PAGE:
Bullying can be broken down into four types;
1. Physical: hit or kick victims; take/damage personal property, shoving, confining.

2. Verbal: name calling; insults; constant teasing, spreading damaging rumors

3. Relational: try to cut off victims from social connection by convincing peers to exclude or reject a certain person.

: All areas of internet, such as email, Facebook, Snapchat, Instagram and other social-networking internet misuse; Mobile threats by text messaging & calls; Misuse of associated technology i.e. camera & video.

The following is a non-exhaustive list of tactics used by bullies to control their targets:
1. Yelling and screaming directed at the target

2. Continually criticizing the target’s abilities

3. Blaming the target of the bullying for mistakes

4. Making unreasonable demands related to performance

5. Repeated insults or put downs of the target

6. Threats to remove or restrict opportunities or privileges

7. Denying or discounting the target’s accomplishment

8. Threats of and actual physical violence

9. Verbal aggression or insults, calling someone derogatory names

3. Harassment
Harassment is defined as conduct, gestures or comments which are insulting, intimidating, humiliating, hurtful, malicious, degrading or otherwise offensive to an individual or group of individuals, and which create a hostile or intimidating environment for work or sports activities, or which negatively affect performance or work conditions. Harassment may occur among anyone between peers (eg: player to player of the same age group, parent to official, coach to coach) or between someone in a position of power or authority and an adult in a subordinate position (eg: coach to player, sports administrator to employee).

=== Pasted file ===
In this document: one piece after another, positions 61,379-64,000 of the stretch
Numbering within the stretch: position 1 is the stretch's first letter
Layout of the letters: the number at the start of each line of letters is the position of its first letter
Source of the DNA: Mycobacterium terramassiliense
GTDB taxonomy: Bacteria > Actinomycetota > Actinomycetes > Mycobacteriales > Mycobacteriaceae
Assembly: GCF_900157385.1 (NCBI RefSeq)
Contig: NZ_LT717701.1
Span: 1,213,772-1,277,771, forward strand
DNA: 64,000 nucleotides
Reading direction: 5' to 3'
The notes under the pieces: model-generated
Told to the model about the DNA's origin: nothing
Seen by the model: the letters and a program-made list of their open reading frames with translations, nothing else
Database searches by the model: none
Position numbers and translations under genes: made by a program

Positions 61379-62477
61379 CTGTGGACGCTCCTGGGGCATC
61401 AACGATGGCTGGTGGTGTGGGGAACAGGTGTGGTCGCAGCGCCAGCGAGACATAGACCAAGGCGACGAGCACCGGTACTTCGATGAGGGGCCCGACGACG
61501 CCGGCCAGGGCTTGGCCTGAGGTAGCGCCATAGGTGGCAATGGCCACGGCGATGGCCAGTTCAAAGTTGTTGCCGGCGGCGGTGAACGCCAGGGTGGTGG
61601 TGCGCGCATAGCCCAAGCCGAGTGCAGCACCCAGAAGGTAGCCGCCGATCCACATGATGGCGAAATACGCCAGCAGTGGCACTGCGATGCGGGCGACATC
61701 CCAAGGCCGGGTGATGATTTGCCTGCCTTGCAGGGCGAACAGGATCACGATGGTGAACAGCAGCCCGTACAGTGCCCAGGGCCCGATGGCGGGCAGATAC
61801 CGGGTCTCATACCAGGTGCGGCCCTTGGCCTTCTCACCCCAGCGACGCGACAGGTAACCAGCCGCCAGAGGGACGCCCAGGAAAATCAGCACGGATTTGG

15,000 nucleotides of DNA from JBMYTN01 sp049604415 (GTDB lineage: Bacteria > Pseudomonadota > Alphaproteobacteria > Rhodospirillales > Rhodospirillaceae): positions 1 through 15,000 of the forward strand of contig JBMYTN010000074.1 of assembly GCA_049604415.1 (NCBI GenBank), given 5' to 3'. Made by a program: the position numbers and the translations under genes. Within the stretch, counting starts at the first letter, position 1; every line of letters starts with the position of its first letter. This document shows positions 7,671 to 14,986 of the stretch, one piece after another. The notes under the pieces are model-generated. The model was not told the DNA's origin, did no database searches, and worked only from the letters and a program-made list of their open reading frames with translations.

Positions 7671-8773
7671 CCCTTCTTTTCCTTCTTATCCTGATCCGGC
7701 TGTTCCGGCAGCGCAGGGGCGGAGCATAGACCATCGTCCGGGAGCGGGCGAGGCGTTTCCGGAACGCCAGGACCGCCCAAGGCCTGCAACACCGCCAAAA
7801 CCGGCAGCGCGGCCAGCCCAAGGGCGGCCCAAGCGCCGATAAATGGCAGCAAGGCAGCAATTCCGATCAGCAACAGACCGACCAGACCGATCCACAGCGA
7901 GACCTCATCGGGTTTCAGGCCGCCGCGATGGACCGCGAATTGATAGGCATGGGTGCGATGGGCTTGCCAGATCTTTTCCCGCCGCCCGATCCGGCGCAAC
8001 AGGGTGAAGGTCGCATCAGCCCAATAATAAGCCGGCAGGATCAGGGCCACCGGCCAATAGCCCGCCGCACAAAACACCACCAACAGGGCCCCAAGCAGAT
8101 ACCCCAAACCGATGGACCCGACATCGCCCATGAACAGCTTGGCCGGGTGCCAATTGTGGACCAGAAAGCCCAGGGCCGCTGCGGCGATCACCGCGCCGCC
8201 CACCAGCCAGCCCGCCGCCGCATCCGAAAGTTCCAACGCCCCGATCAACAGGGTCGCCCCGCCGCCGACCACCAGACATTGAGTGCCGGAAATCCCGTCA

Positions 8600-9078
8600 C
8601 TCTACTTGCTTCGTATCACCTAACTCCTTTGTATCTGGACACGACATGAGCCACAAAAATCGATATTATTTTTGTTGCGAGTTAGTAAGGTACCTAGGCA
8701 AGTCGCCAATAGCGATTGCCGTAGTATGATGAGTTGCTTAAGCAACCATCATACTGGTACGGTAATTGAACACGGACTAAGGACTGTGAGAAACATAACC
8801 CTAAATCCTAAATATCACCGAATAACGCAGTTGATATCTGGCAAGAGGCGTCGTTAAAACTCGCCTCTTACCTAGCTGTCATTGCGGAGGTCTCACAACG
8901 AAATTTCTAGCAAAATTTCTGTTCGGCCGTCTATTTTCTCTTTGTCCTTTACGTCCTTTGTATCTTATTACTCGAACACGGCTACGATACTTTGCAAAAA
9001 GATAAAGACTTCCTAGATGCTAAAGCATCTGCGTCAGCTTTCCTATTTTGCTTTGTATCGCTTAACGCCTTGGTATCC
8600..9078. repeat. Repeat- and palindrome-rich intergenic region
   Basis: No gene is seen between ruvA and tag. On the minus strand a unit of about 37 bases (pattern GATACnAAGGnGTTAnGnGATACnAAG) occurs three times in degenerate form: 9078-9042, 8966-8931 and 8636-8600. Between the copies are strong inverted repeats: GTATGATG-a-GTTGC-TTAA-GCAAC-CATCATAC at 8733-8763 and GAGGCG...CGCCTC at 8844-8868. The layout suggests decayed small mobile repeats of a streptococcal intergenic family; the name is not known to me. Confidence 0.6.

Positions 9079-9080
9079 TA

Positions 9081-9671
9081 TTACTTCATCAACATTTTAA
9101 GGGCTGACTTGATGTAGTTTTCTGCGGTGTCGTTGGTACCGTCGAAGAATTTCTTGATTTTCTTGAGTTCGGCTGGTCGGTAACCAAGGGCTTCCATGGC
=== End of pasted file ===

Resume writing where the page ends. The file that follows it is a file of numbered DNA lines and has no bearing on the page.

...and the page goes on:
The following is a non-exhaustive list of examples of harassment:
1. Verbal aggression or insults, calling someone derogatory names

2. Unwelcome jokes, innuendo or teasing about a person’s body, looks, race, sexual orientation etc.

3. Condescending, patronizing, threatening or punishing actions which undermine self-esteem